From My Window - Tax Dollars at Work
By Jane Thibodeau Martin,
Paying taxes is one of the least popular things " even in the Bible, one of the world's oldest books, there are numerous examples of negative references to tax collectors and taxes. (Interestingly enough, the star of the Bible's New Testament, the founder of Christianity, does not share this negativity when he comments on such things.) My mindset is to look at this issue differently, and notice and appreciate things our (collective) tax dollars (at least, those of us who do pay taxes) do for the benefit of all. One of those things is public libraries.
I grew up in a household of readers, and my father took us to the original Stephenson Library in Marinette fairly often on Saturday mornings. This was an outing we all looked forward to very much, and the cost fit right into the family budget " it was free to use because it was taxpayer supported. We got to pick out our own books, and later in the week swapped our piles of books out with those of our siblings for fresh material. We read for fun, and it helped all of us with school. Having rock-solid reading skills positions children for academic success, and the best readers of all are those who enjoy reading. The most noticeable effect of good reading skill is that it is a predictor of solid and correct writing ability " another asset for a lifetime for children.
As a young adult I had pretty well read my way through the Stephenson Library but my two years at UW-Marinette gave me fresh stacks to browse my way through; and once I was working, a move to an apartment in Menominee got me started on the library there. When we moved with our two kids to Oklahoma, I continued the tradition of taking my kids to the libraries in a metro area where there were four separate libraries within a 30 minute drive in different directions. We were like the proverbial "kids in a candy store" working our way through hundreds of books. They were as excited to make a library outing as they would have been to go to a movie, and the books they checked out kept them entertained way longer than the time it takes to watch a movie.
And now, freshly retired, I got myself a new library card and checked out six books, which should hold me for the next couple of weeks. I feel like a rich person with a stack of interesting books ready to enlighten and entertain me.
Some people think libraries are no longer needed in an electronic age and if you think that, you haven't been to a library recently. They have plenty of computers available for people to use, some of whom don't have access to computers at home; or who need a quiet and controlled environment for study. You can still check out paper books like I did, of course, but you can also find movies, e-books, "books on tape" for your long car rides and reference resources which are obscure or in foreign languages. If you need a book they don't have; they will order it from another library for you and notify you when it's available locally via e-mail. The customer service is outstanding. Whether you need help with the computers, ideas or assistance with research, or want to reserve a copy of that new best-seller, they are there to help you. There is no admittance fee, no rental fee, or bill for the librarian's time; because our tax dollars support the asset a community library is. Access is available to everyone, regardless of ability to pay.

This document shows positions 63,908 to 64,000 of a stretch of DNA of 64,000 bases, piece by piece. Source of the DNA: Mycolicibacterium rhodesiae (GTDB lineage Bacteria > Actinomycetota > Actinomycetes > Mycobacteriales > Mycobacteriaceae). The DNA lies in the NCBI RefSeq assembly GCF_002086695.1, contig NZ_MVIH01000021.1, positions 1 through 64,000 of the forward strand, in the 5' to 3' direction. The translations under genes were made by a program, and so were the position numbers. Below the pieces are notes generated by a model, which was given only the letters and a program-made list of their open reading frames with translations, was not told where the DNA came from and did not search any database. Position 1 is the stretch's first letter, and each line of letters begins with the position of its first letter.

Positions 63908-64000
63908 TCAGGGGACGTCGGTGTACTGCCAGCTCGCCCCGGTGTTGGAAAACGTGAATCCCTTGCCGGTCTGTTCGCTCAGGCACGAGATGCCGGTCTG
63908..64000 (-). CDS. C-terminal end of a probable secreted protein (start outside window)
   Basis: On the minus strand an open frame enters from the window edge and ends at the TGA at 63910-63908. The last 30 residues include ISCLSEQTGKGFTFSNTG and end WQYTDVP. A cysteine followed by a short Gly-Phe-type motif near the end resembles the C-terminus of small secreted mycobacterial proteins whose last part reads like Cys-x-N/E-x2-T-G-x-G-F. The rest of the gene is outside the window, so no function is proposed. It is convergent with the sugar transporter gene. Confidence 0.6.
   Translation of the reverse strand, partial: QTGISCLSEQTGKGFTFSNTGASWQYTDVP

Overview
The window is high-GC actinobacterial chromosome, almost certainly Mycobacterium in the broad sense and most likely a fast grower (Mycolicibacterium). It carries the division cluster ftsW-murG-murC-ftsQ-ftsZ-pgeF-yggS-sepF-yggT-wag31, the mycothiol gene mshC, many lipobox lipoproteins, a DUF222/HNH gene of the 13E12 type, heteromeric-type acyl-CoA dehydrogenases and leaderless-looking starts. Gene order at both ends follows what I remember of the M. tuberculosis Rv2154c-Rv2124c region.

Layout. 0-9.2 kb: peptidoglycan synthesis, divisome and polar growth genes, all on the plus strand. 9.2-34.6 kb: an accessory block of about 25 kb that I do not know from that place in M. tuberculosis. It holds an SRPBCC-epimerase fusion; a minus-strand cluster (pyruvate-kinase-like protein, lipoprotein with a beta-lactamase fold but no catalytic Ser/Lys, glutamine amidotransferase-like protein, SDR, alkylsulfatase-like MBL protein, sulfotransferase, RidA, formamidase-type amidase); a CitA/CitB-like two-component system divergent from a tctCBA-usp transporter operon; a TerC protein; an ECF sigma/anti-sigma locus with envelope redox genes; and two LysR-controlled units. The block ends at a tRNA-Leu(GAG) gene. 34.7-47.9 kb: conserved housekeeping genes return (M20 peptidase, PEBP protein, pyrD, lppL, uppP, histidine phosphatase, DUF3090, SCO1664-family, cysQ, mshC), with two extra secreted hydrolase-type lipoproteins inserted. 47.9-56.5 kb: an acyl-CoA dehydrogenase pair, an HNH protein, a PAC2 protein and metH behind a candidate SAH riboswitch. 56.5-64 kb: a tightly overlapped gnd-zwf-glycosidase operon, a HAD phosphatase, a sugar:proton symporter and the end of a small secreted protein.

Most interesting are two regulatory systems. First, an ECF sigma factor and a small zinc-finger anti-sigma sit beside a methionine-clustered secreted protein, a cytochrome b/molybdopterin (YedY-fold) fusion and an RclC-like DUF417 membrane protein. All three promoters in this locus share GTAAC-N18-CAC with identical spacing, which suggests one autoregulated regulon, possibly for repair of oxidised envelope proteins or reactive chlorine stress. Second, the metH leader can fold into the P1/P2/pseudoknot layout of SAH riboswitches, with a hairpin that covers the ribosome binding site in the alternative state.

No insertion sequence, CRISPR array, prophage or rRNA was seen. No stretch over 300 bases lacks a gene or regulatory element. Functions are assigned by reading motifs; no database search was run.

I agree you can find nearly anything you'd want on the internet, but there is often a charge for it, and the quality stinks. I am astonished at the factual errors, misspellings, repeated words, insertion of opinion as facts, and the disguising of commercial messages as "news" I encounter. My blunt assessment is at least 50% of the "news" I find on the internet is absolute rubbish. (I exclude from this opinion on-line newspapers from reputable publishers.)
Perhaps the speed to "publish" (get things on-line first,) gets in the way of fact-checking or decent editing; or maybe accuracy is no longer valued; but for whatever reason, I fear for the writing skills of our young people if all that they read is on-line trash.
My drive to the library was about 20 minutes, on excellent secondary roads and a highway, maintained by our tax dollars. On my way there, I passed two law enforcement officers and a fire station, there because we pay taxes for public safety. I won't be ranting and raving about taxes, because my wonderful country, and yours, would be the less if they didn't exist. It's because "most of" us pay taxes, that we enjoy the very high standard of living (as compared to the rest of the world) most of us have. It's the mindset, and how you choose to look at it, when it comes to taxes.
You can reach me for commentary, alternative viewpoints or ideas at this e-mail address: Janiethibmartin@gmail.com
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